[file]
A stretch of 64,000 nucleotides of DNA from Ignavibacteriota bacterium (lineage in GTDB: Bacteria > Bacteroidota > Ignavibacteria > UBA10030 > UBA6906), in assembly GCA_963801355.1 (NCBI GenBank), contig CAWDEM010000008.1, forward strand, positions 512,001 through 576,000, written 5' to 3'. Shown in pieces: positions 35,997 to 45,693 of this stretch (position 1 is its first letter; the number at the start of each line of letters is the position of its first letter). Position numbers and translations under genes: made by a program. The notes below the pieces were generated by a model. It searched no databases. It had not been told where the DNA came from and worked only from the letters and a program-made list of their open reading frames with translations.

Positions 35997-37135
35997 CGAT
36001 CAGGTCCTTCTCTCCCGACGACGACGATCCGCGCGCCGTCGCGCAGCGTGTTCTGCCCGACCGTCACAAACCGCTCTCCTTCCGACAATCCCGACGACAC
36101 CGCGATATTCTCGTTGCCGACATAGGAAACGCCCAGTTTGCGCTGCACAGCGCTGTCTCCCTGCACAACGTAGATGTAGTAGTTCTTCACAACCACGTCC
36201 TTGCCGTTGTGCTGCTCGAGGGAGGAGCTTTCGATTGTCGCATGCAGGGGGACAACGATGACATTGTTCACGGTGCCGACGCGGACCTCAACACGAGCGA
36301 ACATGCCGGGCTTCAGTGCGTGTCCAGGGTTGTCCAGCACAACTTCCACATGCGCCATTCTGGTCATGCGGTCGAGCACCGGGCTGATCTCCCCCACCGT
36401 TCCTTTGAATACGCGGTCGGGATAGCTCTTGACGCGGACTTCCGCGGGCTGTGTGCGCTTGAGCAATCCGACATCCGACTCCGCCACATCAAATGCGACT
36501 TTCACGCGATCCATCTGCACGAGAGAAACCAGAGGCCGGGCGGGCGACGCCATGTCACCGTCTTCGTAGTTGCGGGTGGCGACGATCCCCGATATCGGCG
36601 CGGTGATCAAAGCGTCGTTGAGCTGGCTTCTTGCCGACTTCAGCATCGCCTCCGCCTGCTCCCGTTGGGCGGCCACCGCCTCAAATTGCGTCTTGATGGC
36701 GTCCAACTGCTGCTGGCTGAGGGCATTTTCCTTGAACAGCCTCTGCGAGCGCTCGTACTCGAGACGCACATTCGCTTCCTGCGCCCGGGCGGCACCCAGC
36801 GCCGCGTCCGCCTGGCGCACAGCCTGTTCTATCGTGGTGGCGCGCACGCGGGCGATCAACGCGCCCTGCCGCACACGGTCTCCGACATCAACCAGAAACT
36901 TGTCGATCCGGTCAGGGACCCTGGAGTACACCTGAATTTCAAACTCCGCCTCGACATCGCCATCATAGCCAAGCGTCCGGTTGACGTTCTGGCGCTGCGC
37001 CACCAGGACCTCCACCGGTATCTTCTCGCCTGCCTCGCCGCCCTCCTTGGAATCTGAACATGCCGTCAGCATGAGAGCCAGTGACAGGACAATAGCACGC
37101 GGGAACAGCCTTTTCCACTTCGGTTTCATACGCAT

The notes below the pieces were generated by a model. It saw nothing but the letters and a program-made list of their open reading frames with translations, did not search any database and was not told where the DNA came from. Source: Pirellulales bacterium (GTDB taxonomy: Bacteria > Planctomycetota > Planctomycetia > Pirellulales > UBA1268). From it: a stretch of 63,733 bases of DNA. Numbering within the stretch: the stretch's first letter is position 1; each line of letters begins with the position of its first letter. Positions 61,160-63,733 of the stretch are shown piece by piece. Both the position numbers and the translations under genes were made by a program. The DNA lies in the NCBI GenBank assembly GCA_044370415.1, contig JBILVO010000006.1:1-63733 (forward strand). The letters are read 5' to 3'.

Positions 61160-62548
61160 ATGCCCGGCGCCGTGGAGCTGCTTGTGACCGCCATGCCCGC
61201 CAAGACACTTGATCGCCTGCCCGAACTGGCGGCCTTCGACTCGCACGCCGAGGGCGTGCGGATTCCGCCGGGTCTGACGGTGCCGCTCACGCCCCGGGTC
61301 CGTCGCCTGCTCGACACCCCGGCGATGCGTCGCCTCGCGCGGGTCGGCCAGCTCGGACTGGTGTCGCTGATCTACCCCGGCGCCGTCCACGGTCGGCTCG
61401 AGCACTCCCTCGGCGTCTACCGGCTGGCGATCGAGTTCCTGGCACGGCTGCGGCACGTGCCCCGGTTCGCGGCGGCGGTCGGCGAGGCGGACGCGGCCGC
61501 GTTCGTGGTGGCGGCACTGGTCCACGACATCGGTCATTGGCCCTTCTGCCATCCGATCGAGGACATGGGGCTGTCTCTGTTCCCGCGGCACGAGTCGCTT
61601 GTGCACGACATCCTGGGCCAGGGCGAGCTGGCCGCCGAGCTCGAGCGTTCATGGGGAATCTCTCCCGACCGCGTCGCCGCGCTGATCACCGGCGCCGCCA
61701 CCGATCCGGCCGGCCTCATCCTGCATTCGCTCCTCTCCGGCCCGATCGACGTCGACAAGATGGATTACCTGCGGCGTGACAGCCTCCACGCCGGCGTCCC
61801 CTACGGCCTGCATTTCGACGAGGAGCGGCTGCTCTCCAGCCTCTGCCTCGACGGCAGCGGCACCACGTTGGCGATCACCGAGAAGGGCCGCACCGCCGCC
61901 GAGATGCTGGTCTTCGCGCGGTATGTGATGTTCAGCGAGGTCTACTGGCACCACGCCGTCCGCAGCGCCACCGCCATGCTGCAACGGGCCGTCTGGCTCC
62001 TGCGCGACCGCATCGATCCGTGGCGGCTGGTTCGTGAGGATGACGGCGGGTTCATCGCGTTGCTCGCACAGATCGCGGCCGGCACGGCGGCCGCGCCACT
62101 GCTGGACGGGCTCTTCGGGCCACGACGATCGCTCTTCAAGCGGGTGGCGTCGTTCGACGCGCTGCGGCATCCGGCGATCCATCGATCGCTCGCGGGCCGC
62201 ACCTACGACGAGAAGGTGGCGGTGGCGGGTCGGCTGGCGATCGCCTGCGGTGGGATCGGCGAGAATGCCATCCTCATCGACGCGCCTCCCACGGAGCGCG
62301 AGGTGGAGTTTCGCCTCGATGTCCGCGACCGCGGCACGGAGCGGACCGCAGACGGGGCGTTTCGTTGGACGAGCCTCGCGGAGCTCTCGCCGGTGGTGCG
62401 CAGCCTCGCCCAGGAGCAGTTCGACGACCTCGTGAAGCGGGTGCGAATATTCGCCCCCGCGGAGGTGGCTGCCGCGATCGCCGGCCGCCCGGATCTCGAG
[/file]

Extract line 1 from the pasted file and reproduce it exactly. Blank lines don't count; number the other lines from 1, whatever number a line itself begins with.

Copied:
A stretch of 64,000 nucleotides of DNA from Ignavibacteriota bacterium (lineage in GTDB: Bacteria > Bacteroidota > Ignavibacteria > UBA10030 > UBA6906), in assembly GCA_963801355.1 (NCBI GenBank), contig CAWDEM010000008.1, forward strand, positions 512,001 through 576,000, written 5' to 3'. Shown in pieces: positions 35,997 to 45,693 of this stretch (position 1 is its first letter; the number at the start of each line of letters is the position of its first letter). Position numbers and translations under genes: made by a program. The notes below the pieces were generated by a model. It searched no databases. It had not been told where the DNA came from and worked only from the letters and a program-made list of their open reading frames with translations.